Not much taste to it at all.

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#20
In reply to #19

Re: Ivomec: Alternative to Pricey Heartworm Preventatives

08/08/2012 7:10 AM

Thank you for the tip! I was thinking about researching flea preventatives next. Do you happen to know if it helps with ticks? They can be a big problem here in the Northeast.

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#21
In reply to #20

Re: Ivomec: Alternative to Pricey Heartworm Preventatives

08/08/2012 10:20 AM

Nope, spinosad will not kill ticks. Also, it is NOT for cats!

I've been trying to talk the health department for NY State into spraying for the ticks in the winter up there when the leaves are off the trees and the larval stage is moving from their mice hosts onto the ground where they can find the deer, rabbits, and other bigger mammals to latch onto.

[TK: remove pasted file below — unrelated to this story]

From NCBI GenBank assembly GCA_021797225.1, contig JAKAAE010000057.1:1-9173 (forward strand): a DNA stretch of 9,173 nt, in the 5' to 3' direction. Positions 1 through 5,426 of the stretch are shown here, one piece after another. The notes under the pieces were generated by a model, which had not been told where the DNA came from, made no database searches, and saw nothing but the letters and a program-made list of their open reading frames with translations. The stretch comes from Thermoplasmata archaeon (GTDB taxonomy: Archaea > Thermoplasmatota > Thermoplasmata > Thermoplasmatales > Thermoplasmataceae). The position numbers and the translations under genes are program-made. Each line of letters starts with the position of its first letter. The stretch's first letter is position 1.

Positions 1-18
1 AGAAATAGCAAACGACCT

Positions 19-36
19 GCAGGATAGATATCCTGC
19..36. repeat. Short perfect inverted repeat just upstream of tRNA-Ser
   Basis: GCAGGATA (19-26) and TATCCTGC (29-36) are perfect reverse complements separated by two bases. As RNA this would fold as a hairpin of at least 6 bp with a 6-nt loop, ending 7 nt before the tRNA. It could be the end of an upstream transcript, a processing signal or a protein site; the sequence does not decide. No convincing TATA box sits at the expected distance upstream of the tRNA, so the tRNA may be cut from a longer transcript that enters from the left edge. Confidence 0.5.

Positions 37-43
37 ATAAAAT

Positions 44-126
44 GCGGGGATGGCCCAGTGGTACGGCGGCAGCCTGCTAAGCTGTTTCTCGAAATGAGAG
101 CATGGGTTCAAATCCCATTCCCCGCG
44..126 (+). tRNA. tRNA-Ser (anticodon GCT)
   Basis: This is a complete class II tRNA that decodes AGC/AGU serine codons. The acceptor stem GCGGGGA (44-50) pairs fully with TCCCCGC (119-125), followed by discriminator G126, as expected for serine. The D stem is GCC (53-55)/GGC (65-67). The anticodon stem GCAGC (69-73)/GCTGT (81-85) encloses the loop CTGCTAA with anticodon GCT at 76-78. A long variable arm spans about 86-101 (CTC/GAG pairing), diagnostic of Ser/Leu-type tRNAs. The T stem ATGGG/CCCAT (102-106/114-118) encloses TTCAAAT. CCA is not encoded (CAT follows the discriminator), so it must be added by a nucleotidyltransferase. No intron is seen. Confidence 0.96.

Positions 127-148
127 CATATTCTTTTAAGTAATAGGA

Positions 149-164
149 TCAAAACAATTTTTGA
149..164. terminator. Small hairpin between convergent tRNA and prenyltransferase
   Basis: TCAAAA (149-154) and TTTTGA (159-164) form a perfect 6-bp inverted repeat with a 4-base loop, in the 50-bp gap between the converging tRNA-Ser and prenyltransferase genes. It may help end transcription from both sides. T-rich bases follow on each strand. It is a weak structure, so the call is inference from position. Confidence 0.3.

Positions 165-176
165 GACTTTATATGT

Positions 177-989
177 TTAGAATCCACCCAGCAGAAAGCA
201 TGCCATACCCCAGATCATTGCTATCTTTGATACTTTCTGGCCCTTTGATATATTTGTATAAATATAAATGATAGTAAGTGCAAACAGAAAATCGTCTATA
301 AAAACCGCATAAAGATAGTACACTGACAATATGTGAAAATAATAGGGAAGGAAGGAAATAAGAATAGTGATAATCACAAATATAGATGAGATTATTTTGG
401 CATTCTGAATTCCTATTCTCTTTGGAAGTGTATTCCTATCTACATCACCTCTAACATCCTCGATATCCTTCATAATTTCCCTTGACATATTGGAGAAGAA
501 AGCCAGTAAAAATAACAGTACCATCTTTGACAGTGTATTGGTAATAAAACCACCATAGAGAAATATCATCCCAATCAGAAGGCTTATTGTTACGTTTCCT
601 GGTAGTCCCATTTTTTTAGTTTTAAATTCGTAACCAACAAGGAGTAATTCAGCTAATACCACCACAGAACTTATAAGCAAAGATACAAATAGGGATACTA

Here in SWFla we spray for mosquito larvae and it also kills the ticks I believe because we have NO ticks here now.

I have only mixed breed 'rescued dogs, Plott/Rottie, Chow/Aussie, Plott/Australian Cattle Dog, Mountain Cur, and one old, old, old full blooded Plott I found in the woods 3 years ago where someone had dropped him off hoping the coyotes would eat him. His name is Stinky and he is probably 20 years old now. He sleeps like a rock and every morning I nudge him with my toe and ask, "Stinky! Are you dead yet?" to get him to move out of the hallway so I can get to the coffee pot.

My Vet, Dr. Ollie is a 2nd generation one whose Dad was a large animal Vet and did both domestic animals as well as zoo animals. Doc Ollie always kids me about bringing in the mutts once a year since nothing is ever wrong with them but I like to get the tests done to make sure I haven't missed something.

He says I'm wasting my money. Most of his clients have 'pure bred' dogs who all have something wrong with them that is 'breed specific' from being inbred too much over the last hundred years. He has a million dollar house on a 5 acre mini-farm on the river, a 750i BMW, 42 foot ketch, and a bunch of other real estate investments all from his practice that he runs by himself with only his Gal Friday who has been with him for 25 years! Best Vet I've ever found tho so can't hold his success against him! It's the American Way...